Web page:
Witnesses detail mall shooting in Kozak trial


The first day of the Coral Ridge Mall homicide trial is an emotional one for witnesses.

By Bill Cooney   |   [email protected]

The first day in the trial of the accused killer of Andrea Farrington was an emotional one for those who knew the 20-year-old.

Opening arguments began at around 11 a.m., just after jury selection ended.

Assistant Johnson County prosecutor Naeda Elliott argued that Alexander Kozak, who is accused of killing Farrington, did so because she had damaged his self-esteem.

“She had committed what the defendant had considered to be a cardinal sin; she had bruised a man’s pride, this man,” Elliott said while pointing at Kozak.

Prosecutors say they seek to convict Kozak of first-degree murder.

Alfredo Parrish, Kozak’s defense attorney, did not dispute that Farrington had been shot by Kozak, but, he said, there were other factors at work.

“This horrific incident was set in motion before these two even met, because of a mental illness that began when Mr. Kozak was 15 years old,” Parrish said.

The defense disputes the charge of first-degree murder against Kozak.

Kozak and Farrington met while both were working at the Coral Ridge Mall and began communicating via texts in February 2015, according to both attorneys.

It was an off and on relationship that was, for the vast majority, through text messages, Elliott said. Farrington and Kozak were never physically involved and never spent time outside of work together. Kozak is married, and Farrington, before June 12, 2015, was dating and living with another man.

According to the opening arguments, communication between the two stopped from late April until June 5, one week before Farrington was killed on June 12. During their several months of a relationship, Farrington and Kozak texted each other more than 8,000 times, Parrish said.

“When they would stop talking, for whatever reason, Farrington would call Mr. Kozak’s supervisors at mall security and complain that he was harassing her,” Parrish said. “It got to the point where Mr. Kozak became so frustrated he quit his job and was going to move back to Texas.”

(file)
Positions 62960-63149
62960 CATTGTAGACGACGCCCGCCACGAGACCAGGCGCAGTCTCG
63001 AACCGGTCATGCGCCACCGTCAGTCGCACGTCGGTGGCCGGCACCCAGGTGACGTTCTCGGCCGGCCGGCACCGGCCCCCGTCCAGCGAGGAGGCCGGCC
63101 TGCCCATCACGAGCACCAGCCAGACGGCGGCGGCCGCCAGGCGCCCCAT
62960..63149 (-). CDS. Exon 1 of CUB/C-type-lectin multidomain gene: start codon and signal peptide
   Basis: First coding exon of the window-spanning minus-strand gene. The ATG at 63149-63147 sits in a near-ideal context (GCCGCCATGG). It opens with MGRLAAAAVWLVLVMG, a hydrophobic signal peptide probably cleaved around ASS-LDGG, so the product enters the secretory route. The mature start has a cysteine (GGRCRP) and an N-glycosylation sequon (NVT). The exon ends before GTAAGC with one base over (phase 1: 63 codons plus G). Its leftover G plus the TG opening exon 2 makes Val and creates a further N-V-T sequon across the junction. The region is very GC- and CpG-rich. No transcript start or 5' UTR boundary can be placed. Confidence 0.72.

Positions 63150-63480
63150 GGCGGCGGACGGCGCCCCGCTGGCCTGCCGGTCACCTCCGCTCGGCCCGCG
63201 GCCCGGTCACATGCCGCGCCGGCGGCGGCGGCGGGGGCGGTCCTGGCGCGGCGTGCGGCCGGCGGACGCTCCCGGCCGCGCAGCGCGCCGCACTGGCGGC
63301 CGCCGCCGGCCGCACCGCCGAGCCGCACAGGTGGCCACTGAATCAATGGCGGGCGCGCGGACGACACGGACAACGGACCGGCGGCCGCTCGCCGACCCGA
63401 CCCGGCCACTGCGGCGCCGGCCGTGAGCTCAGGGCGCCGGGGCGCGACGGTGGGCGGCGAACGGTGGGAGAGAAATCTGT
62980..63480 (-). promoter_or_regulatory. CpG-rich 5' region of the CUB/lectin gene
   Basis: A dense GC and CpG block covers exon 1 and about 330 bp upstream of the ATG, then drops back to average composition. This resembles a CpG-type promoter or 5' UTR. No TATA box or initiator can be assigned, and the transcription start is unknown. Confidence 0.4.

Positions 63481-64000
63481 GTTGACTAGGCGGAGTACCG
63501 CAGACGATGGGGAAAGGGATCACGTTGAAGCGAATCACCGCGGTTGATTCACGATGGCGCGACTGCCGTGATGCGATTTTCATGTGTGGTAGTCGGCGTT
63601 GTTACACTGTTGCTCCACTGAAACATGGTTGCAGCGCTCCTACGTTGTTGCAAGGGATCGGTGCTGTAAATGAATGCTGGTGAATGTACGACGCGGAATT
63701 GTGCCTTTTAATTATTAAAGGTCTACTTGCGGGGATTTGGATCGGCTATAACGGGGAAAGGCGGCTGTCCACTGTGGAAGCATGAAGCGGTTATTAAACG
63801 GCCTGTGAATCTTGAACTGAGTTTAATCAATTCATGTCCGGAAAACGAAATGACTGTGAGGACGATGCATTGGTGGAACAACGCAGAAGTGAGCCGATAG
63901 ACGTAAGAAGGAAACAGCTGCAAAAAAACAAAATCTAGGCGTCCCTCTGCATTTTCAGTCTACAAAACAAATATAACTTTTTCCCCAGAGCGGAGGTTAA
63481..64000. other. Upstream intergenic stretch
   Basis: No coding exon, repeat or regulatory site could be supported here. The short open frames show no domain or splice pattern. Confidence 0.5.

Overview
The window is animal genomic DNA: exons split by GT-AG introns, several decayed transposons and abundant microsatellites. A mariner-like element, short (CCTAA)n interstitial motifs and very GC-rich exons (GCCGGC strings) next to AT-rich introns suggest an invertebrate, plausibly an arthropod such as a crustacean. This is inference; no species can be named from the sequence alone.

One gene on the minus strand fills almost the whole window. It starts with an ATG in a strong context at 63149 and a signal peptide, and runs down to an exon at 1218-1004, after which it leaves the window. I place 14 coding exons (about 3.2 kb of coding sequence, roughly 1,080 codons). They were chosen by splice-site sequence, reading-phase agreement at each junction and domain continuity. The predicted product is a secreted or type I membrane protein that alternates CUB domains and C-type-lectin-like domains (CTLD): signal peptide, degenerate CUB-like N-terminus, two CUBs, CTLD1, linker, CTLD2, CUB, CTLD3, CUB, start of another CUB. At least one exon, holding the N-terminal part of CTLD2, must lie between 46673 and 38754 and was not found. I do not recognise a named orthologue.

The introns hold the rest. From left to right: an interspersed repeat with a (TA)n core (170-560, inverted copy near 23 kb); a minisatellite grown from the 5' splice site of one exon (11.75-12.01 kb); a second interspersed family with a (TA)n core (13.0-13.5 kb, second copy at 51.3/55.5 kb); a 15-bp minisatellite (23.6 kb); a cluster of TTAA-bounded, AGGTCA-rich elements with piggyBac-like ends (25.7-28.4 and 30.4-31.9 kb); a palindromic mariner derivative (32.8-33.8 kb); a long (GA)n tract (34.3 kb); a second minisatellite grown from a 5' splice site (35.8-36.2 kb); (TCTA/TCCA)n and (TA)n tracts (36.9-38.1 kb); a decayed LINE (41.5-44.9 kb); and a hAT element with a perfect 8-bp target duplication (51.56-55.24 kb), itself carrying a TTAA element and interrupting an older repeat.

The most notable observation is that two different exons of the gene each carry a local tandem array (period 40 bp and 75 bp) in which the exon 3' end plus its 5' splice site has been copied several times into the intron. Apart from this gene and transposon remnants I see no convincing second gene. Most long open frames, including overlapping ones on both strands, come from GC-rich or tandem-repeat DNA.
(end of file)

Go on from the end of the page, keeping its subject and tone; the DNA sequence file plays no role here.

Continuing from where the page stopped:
The first witness called by the prosecution was Kathryn Ogden of Coralville. Ogden said she had parked at the mall and was walking in to get some food for her and her husband when she was almost hit by a speeding blue car.

“I decided to wait for him to tell him to be more careful,” she said. “When he walked in, I told him he needed to watch where he was going, and he just kind of smiled at me and tipped his hat.”

Ogden said she recognized the hat as a fedora because her daughter “was obsessed” with them. The fedora was recognized by two other witnesses as having been worn by Kozak as he walked into the mall on June 12.

The next witness was Brinn Stanton-Anderson, who worked part-time cleaning the Iowa Children’s Museum. Stanton-Anderson said she was with her two sons when she saw the car later identified to be Kozak’s almost hit Ogden. She said she got a description of the car and saw the man who was driving it put on a black fedora after he parked.

“I thought it was strange someone who had just almost run someone over throw this hat on, cool as a cucumber,” Anderson said.

She said she knew Farrington from working at the museum.

“Anytime you saw her, she would have a giant smile on her face,” Anderson said while fighting back tears.

Next, Madison Tinkham, a 15-year-old from Cedar Rapids, took the stand. Madison said she saw Kozak walk into the mall and shoot Farrington three times in the back.

“As soon as I watched him walk by I went and grabbed my little sister because I knew something wasn’t right; he was walking very fast, like he was on a mission,” she said. “I saw him take out his gun and shoot the girl three times, then I saw her fall to her knees, then the floor.

“I saw her her face when she was on the ground; I can still see it today.”

Tinkham identified Kozak as the man she saw shoot Farrington, and also identified the black fedora as the one he was wearing on June 12.

The next witness was Olivia Bailey, a doctor at the University of Iowa Hospitals and Clinics emergency department. She said Farrington had no pulse upon arriving at the hospital, and, despite the staff’s best efforts to revive her, she was pronounced dead at 8:05 p.m. June 12.

The final witness of the day was Carly Fridrich, who worked with Farrington at the Children’s Museum. She said she was with her when she was shot and said Farrington showed her a text conversation between her and Kozak that had taken place earlier in the day.

“I had just gotten off my shift and went to talk to Andrea at the welcome desk,” she said. “We talked for a while, until it happened. I didn’t realize what was going on until I saw Andrea fall, then I saw Alex standing behind her with a gun.”

Fridrich said she was close enough to “feel the puffs of air from the gun” as Kozak shot Farrington.

Before Parrish and the defense had a chance to cross-examine Fridrich, Judge Christopher Bruns called an end to the day’s proceedings.

The trial will continue today in Nevada.

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